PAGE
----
At Your Service: Will Service Oriented Architecture Add Interoperability to Imaging?

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Service Oriented Architecture (SOA) is not a new concept, but the medical field has been slow to adopt it. This could change as more and more radiologists, administrators and IT leaders recognize its value in a field that is requiring a greater degree of interoperability.

While service-oriented architecture may be the “flavor of the month” among radiologists, says Paul Chang, MD, medical director of enterprise imaging and SOA infrastructure at the University of Chicago Hospitals, it’s based on a concept that’s been around for years. As we often lament, healthcare tends to lag behind nearly every other business when it comes to implementing information technology, and SOA is no exception, according to Chang. But, he believes SOA is a concept whose time has come.

“In medicine, we need to be able to support a complex workflow,” says Chang. “And in order to achieve that, we need information from various kinds of systems and databases. I need to look at images from PACS, clinical information from EMRs, pathology reports. I have to talk to billing systems. So, in order to support that complex workflow, we need access to information from systems that don’t natively talk to each other. SOA does that. SOA attempts to address interoperability.”

Chang’s favorite example of SOA success is Amazon. During a single customer transaction of just a few minutes, Amazon’s backend interacts with dozens of different databases—warehouses, banks, delivery companies, he notes. It is seamlessly interoperable—and lightening quick to the user.
But, Chang adds, if Amazon operated the way most PACS do, a customer transaction wouldn’t be so seamless, and would require the customer to log in and out of systems in order to buy the correct book, access the funds necessary to purchase the book, and make the necessary arrangements to ship the product.

From a business perspective, the results for Amazon would be catastrophic, Chang notes, but in radiology, “that’s what we do every day, hundreds of times a day. But when we go to Amazon, it’s all done seamlessly. What’s the difference? It’s SOA.”

In health IT today, the only way to consume information is to use specific applications. “So, if I want to look at images, I have to look at the PACS application,” he points out. SOA adds a level of sophistication and interoperability through “loose coupling.”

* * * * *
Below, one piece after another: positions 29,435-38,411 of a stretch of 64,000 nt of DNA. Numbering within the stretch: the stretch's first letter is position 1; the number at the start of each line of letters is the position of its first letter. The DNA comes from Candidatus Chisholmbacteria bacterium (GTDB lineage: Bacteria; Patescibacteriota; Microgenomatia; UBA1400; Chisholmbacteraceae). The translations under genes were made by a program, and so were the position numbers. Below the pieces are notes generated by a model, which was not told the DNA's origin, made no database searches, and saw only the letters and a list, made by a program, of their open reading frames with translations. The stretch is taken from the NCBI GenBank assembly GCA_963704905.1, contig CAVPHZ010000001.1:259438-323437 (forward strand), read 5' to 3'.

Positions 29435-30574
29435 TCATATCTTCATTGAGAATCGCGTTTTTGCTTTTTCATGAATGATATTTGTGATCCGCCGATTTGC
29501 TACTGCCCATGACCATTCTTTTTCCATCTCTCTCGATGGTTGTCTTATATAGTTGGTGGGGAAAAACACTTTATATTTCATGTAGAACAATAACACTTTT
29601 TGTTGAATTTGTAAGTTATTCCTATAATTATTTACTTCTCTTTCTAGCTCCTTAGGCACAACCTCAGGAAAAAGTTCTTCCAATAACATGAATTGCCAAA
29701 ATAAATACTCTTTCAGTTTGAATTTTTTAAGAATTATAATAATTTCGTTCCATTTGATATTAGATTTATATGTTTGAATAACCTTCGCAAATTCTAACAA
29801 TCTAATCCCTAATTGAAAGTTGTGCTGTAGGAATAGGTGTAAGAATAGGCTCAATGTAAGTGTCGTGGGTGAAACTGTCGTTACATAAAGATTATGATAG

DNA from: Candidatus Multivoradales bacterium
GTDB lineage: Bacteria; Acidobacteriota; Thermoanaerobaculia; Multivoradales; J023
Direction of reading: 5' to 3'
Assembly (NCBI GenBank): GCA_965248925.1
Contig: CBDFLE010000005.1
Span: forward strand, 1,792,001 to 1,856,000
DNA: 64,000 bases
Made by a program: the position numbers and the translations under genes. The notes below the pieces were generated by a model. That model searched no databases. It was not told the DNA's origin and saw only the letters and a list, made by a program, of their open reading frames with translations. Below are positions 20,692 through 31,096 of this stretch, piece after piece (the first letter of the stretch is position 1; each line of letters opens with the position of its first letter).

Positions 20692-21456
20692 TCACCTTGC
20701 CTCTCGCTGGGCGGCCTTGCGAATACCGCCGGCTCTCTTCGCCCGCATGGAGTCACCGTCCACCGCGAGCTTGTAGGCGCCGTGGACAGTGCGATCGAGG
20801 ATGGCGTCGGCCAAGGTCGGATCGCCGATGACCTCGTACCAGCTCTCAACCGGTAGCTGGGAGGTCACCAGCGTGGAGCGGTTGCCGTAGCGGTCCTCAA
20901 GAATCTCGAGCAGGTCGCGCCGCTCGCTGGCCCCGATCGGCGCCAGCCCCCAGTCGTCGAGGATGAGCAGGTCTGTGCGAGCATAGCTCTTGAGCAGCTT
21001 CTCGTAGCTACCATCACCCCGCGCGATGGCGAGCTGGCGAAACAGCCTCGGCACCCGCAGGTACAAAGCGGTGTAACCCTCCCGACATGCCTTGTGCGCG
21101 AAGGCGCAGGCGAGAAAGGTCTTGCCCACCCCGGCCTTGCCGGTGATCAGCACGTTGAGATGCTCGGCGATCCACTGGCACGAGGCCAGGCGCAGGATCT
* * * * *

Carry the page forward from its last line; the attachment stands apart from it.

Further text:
“We disengage the relationship between the content—which is the valuable stuff—and the presentation or display of the content,” says Chang. “That is decoupled, so now instead of only being able to access the content through a specific application, you create a middle layer—a SOA layer called an enterprise service bus—that can talk to various databases, gets the content, and creates it in a form that’s universally useable.”

Here’s how SOA works at the University of Chicago. A physician, for example, may look at images on a PACS and at the same time wonder whether the patient is exhibiting a fever. In most cases, that would require the physician to log in separately into the EMR. In this case, Chang can, with a click of a button, get that patient information, namely the patient’s recent temperature, to come up automatically within his PACS applications.

“It’s the same content as the EMR,” says Chang, “but it’s orchestrated to my appropriately idiosyncratic requirements where I don’t have to be the integration agent. SOA does the integration for me and that’s a big advantage.”

In addition to the advantage SOA provides as far as patient quality care and workflow efficiency are concerned, Chang also makes a business case for SOA.

“Patients are no longer passive health consumers,” he says. “They shop around. If, God forbid, a patient has cancer, he wants a one-stop shop. He doesn’t want the traditional routine where he gets a CT exam one day and because there is a delay in delivery he has to come back the next day to see an oncologist. A radiology, department that can offer same-day service adds value and has given itself a competitive business advantage,” says Chang.

To do this, the first step is a “really intelligent” PACS worklist, says Chang. A radiology information system only knows what is being scheduled to be imaged, he explains, and the location from where it was ordered, but it doesn’t know whether a patient has been scheduled to be seen by another scheduling system.

“But all we had to do was build a SOA scheduling service that basically says that for every patient who is scheduled to be seen,